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Is the Wii U a Future Classic or Destined To Forever Be a Flop?

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There is no question that the Wii U was grossly underwhelming as a console, it sold poorly, most people thought at first that it was just a Wii accessory that they didn't want to spend the massive money on, and third party developers very quickly gave up on supporting it in favour of Xbox, PlayStation and PC audiences.  So in that regard it is, and always will be, a flop; however, not all flops go on to be remembered as such, some become future classics (Virtual Boy, Sega Saturn, for examples).  Is the Wii U one of those consoles that, in your opinion, has enough going right for it to become a future classic?

For me, personally, I feel it has the goods to be a future classic.  It has so many amazing first party games available (and yes, most of those are now on the Switch), it was a fun console to play, the gamepad was a great tool that was quite innovative for its' time, and there can be no doubt that it's sold poorly enough that, in another 10 or 15 years, numbers will be low enough that it will be considered somewhat rare.  So, I'm going on a limb and calling it a future classic!

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I could see it being collectable in the future but I don't think that alone makes it a "classic".  You mentioned the Virtual Boy and yes, it's has value among collectors.  That's because it's quite rare, because it sold poorly, because nobody wanted one, because it was crap.  That's the case for most valuable collectors items.  


For me a classic is something that made an impact or had an interesting story to it.  Whether that be because it was ahead of it's time, popular, innovative, or even notorious.  I could be wrong but I don't think that the Wii U really did that.  It was just mediocre, not making any impact good or bad.  It just sorta came, went and quickly got forgotten about.  It will certainly be harder to find an because more valuable than an XBox One or PS4 down the line because there aren't as many of them around but a classic, I'd have to say no.

Edited by Crazycrab
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Fair points indeed, rarity alone doesn't make a classic, it just makes it collectible, you're spot on there.  The Virtual Boy was somewhat innovative, and that's why I consider it to be a classic.  There's no doubt the games were afterthoughts thrown out to try and sell a gimmick, but it has wiggle room in the innovation department to consider it a classic.  I do understand the other side of that argument, though, because it really was a gimmick that failed very, very hard.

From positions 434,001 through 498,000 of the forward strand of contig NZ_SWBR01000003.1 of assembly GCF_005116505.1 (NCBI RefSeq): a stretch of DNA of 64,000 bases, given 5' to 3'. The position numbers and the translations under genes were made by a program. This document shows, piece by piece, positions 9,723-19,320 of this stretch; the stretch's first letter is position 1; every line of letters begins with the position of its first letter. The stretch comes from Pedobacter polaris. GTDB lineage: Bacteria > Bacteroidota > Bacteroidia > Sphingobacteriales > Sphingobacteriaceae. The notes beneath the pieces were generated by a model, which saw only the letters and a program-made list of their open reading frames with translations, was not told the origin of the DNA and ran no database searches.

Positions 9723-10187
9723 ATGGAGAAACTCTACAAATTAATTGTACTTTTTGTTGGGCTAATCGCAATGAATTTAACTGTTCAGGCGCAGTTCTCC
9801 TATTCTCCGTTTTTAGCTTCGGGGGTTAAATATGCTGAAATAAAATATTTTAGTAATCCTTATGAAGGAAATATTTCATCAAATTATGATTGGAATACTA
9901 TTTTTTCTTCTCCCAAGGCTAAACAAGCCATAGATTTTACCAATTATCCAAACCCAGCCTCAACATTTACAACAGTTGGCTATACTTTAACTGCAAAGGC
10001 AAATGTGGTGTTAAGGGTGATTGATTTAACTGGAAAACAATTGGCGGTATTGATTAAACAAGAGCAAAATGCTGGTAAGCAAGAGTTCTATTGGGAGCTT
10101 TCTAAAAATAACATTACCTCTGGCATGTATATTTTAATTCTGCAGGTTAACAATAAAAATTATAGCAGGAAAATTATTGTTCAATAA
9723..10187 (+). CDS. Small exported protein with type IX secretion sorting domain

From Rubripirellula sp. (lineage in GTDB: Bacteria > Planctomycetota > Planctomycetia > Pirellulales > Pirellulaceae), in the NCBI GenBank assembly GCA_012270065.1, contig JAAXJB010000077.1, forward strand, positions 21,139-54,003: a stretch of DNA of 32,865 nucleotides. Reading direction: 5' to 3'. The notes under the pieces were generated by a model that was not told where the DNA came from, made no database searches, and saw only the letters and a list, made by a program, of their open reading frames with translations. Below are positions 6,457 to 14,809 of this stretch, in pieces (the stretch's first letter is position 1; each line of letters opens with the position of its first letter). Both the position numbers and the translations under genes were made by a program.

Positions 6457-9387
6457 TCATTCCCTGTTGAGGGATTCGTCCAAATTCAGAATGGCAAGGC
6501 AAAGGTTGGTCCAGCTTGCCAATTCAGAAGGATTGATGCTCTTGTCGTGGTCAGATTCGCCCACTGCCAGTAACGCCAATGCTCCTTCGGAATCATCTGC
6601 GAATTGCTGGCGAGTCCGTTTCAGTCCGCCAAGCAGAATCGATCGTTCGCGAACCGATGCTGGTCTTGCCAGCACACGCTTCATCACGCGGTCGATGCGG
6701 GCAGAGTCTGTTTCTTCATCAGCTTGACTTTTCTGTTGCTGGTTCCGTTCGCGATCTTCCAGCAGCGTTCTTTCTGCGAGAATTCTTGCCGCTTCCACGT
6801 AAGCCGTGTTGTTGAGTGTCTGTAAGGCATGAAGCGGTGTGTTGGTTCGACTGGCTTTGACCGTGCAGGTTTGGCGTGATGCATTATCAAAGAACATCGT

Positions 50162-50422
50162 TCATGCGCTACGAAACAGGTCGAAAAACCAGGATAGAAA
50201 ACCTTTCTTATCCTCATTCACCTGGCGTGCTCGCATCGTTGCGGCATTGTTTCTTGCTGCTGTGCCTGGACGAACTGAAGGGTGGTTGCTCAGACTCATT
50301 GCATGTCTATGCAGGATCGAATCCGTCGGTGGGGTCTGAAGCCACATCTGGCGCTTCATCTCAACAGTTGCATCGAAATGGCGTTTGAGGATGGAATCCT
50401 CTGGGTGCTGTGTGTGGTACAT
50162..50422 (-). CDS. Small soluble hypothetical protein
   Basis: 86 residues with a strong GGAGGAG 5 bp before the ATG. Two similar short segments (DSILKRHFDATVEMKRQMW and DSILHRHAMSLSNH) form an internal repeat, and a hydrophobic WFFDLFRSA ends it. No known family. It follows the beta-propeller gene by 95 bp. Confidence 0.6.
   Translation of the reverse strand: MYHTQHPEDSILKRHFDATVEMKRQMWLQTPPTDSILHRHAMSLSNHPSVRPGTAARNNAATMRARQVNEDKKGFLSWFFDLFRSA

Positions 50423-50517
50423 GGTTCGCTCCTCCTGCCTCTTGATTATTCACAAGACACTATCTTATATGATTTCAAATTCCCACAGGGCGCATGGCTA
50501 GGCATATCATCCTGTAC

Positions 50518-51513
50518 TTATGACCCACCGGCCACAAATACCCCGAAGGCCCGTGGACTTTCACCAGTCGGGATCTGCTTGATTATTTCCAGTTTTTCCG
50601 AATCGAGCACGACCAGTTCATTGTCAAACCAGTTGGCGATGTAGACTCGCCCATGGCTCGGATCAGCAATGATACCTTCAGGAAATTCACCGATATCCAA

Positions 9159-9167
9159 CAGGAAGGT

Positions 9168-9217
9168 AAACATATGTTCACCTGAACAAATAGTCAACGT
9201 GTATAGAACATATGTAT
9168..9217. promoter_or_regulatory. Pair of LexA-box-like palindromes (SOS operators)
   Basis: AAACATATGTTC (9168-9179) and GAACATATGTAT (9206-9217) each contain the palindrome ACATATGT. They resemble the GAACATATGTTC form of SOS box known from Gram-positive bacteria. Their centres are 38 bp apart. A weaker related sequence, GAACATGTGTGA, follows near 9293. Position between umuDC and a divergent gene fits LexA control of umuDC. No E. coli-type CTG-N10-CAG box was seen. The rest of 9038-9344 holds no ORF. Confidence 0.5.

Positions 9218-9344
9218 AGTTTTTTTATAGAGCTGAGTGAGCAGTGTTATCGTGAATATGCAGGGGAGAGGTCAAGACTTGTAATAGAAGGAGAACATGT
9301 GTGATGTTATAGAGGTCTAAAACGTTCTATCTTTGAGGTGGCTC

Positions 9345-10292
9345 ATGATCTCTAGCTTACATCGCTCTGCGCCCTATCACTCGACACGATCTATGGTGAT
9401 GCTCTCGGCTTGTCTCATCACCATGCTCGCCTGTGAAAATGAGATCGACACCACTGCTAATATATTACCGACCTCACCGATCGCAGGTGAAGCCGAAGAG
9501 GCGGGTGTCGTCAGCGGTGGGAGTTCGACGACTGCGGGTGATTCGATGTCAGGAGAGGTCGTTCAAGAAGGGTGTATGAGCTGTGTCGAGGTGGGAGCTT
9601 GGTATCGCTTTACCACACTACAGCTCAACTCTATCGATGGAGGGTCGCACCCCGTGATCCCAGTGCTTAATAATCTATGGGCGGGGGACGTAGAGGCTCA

The Wii U I think is innovative enough and has a decent enough library that it could become a classic, IMO.  The Gamepad was a great innovation that, yes, had limitations, but we can see now in the second iteration (Switch) just how much of an impact it's refined version has had on gaming as a whole.  So I'd push it as a classic and not just a collectible.  On the edge of being classic, at least.

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As far as Nintendo consoles go, it's really hard to make one a classic. There has to be something extremely special about it. The NES for example launched us from 2 bit graphics up into 8 bit graphics. The games were so much more complex and detailed. The graphics were astounding for the era. The SNES introduced up to shoulder buttons. No one had thought about putting buttons there. The controller laid the groundwork for all future controller designs. The games were also innovative because they allowed us so much more range and so many options, that it's hard to match. There are games that debuted in that era (on Sega as well) that have led to blockbuster movies. The original Game Boy did the same thing for portable gaming that the NES did for home gaming. Prior to it, the only real option we had were Tiger games. Yet with the Game Boy, we only needed one console, and could carry cartridges with us to play different games. Then there's the N64. It brought us into the 360° view of gaming, which before was unheard of. Most people disliked the controller design (personally I liked it) but the fact that it was the first 360° system had people drooling.

Those 4 systems all gave something new and groundbreaking to gaming as a whole, not just Nintendo. That alone makes them classics.

Age is another factor. It also needs a bit of a "cult following" if you will, to make it a classic. For example, with about 3 game exceptions, I am a classic gamer. I play Atari 2600, NES, SNES, N64, and Sega Genesis almost exclusively. They are what I grew up on, and I still vastly prefer them. If you see me gaming, it's a 98% chance that it's one of those systems.

So there are several factors that go into consideration as to whether or not something has earned Classic status.

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